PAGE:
Rowan University, Durin Technologies tout preliminary results for early Alzheimer's blood test

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Researchers at Rowan-Virtua School of Osteopathic Medicine (Rowan-Virtua SOM) and Durin Technologies on Wednesday announced the results of a preliminary study to evaluate a blood test that detected the presence of Alzheimer's disease-related pathology up to 10 years before symptoms arise with a nearly 97% accuracy.

Findings from the study, which involved 328 blood samples, were published online in the Journal of Alzheimer's Disease.

The goal was to determine whether a test that monitors a small number of a patient's autoantibodies can detect Alzheimer's disease (AD)-related pathology at presymptomatic, prodromal, and mild-moderate stages of the disease. The prodromal stage represents mild cognitive impairment.

"Alzheimer's disease pathology begins a decade or more before the emergence of hallmark symptoms," noted Dr. Robert Nagele, the founder and chief scientific officer at Durin Technologies. "An accurate, noninvasive blood test for early detection and monitoring of AD could bend the curve of clinical outcomes through earlier participation in clinical trials and monitoring of AD progression of patients under treatment," added Dr. Nagele, who is also a professor of geriatrics and gerontology at Stratford, NJ-based Rowan-Virtua SOM, part of Rowan University.

Using eight autoantibody biomarkers, the test identified the presence of Alzheimer's disease pathology across the disease's progression, including among those originally determined to have no trace of the disease, the researchers said.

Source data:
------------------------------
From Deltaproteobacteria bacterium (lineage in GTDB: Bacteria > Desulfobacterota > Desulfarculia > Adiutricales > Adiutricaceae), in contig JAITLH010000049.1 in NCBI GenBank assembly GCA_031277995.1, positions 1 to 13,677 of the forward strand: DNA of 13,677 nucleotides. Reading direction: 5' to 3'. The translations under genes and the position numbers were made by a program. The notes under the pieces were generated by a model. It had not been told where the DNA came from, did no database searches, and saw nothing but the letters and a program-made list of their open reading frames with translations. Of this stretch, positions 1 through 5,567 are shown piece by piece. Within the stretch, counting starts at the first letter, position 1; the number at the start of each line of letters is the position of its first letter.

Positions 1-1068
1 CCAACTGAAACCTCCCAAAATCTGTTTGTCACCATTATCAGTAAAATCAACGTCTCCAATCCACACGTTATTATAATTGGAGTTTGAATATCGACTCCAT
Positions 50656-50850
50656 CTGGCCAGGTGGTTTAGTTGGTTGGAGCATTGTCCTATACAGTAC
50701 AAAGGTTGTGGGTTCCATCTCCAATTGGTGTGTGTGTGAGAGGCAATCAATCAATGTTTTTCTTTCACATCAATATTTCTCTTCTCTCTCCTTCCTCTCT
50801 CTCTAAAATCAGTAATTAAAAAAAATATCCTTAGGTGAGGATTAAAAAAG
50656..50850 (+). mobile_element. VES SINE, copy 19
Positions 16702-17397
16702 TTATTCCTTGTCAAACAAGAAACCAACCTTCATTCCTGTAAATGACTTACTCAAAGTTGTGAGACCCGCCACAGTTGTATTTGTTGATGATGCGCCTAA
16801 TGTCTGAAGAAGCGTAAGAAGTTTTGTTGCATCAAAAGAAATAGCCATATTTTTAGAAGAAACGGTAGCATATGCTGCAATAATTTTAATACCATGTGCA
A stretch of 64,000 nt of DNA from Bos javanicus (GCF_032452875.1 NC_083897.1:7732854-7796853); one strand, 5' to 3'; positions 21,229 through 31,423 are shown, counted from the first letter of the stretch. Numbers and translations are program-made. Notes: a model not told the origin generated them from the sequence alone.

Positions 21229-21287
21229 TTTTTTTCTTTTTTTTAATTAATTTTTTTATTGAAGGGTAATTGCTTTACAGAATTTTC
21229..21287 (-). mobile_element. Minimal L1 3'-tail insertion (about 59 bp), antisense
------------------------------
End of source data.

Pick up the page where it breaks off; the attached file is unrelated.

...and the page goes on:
"Our test correctly identified nearly 97% of participants who were diagnosed as cognitively normal at the time their samples were taken, but who progressed, within an average of 48 months, to either the mild cognitive impairment stage or more advanced Alzheimer's disease," said Dr. Cassandra DeMarshall, the study's lead investigator and Durin's director of research.

The samples used in the research were from participants enrolled in clinical studies at the Alzheimer's Disease Neuroimaging Initiative, the New Jersey Institute for Successful Aging, and the Parkinson's Study Group. Samples from 106 healthy participants without dementia served as controls.

The use of autoantibodies as blood-based biomarkers is particularly noteworthy because it may enable the development of a platform technology for early detection of multiple diseases, the researchers noted.

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